While comic books haven’t always been known to include a diverse cast of characters, there seems to be an outsized amount of amputee superheroes. However, it’s doubtful that the trend of comic book characters with missing limbs has much to do with inclusivity - instead, it’s almost certainly a result of how dramatically dismemberment comes across on the page.
Whenever a writer wants to reach for an extremely bleak and hopeless moment for their superhero of choice, they can always choose something that costs that character a literal arm and a leg. The very nature of comic books means that, unlike in the real world, any such injury can always be reversed whenever necessary - and, in the meantime, high-tech robotic prosthetics are readily available to anyone who wants one.
Bucky Barnes, known best as the Winter Soldier, was thought to have perished in the same WWII incident that put Steve Rogers on ice, and he remained missing in action for decades thereafter. In 2005, Barnes returned as the Winter Soldier, but it wasn't until Captain America Vol. 5 #11 that the true story of his survival was told.
As it turns out, Barnes was horribly injured defusing a booby-trapped plane aimed for America - resulting in his left arm being blown right off his body. He lived through it, only to be captured by the Soviets. They revived him and gave him a new metal appendage, but they also placed him in suspended animation and brainwashed him into serving as their personal assassin throughout the Cold War.
Cable is an interesting case when it comes to lost limbs because, technically speaking, he still has all of his appendages - just not in their original form. The incident that costs him his limbs, which occurs in X-Factor #68, also happens long before Nathan Summers comes to be known as Cable.
Born to Scott Summers and a clone of Jean Grey named Madelyne Pryor, baby Nathan becomes highly sought after due to his genetic gifts, leading him to be abducted by Apocalypse. When the would-be mutant messiah fails to take control of the child, he instead infects Nathan with a techno-organic virus that slowly replaces all of his flesh with advanced machinery.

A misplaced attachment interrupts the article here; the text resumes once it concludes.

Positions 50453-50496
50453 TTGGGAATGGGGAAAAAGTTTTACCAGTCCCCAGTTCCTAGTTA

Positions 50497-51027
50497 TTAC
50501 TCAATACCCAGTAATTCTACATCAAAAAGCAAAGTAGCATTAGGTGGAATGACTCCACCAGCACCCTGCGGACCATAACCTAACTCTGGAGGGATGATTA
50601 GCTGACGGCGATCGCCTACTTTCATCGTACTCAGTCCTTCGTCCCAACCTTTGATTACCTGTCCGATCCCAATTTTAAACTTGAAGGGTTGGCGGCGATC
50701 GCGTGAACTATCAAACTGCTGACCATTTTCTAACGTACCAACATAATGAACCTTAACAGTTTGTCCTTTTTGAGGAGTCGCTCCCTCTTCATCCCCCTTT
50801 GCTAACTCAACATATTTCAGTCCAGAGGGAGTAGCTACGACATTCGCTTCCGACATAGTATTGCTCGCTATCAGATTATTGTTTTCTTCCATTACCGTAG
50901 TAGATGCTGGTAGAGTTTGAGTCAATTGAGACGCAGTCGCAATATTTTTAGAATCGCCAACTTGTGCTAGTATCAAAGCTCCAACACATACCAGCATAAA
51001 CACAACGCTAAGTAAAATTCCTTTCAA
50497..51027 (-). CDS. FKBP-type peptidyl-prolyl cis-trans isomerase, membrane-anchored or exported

Left with no other option, Cyclops sends his son into the future to be raised in an era where his condition can be treated. Nathan eventually returns as Cable, a seasoned warrior and powerful mutant, yet he must use much of his power to keep the techno-organic virus in check. By the time Cable reaches adulthood, the virus has transformed large portions of his body, including his entire left arm.
In more than a millennium of existence, Thor has been through a lot, and that includes some serious maiming - despite his godly durability. Several possible future versions of the Odinson have depicted him as becoming the king of Asgard, but having lost an arm and an eye along the way. In Thor Vol. 4 #1, one of those futures comes to pass.
During a period of time in which he thinks himself unworthy, and has been replaced as the wielder of Mjolnir by Jane Foster, Thor battles with Malekith the Accursed - and it does not go well. Malekith manages to get his hands on Thor’s replacement weapon, the mighty ax Jarnbjorn, and with one fell swoop removes the god of thunder’s left arm at the bicep.
Thor is soon after equipped with an uru prosthetic, something he can still be seen wearing thousands of years into the future - indicating that he’ll never get back the original article.
- Photo: DC Comics
No character in the history of comic books (perhaps aside from characters with a healing factor, like Deadpool) have made as much of a habit of losing their appendages as poor Aquaman. His first brush with dismemberment comes in Aquaman Vol. 5 #2, in which Arthur Curry holds the villain Charybdis underwater so that he can be consumed by ravenous piranhas. In the process, they eat Aquaman’s left hand right down to the bone.
At first, Aquaman uses a massive and intimidating hook as his replacement, but that only lasts until Aquaman Vol. 6 #1, when he obtains a new magical water hand from the Lady of the Lake. He keeps that one until his demise and subsequent resurrection years down the road, after which he regains his own extremity.
However, that only lasts until Brightest Day #19, in which Black Manta chops his hand off again. This time, Aquaman goes right back to the hook, and sticks with that until his continuity - along with all of his body parts - is completely reset, along with the rest of the DC Universe.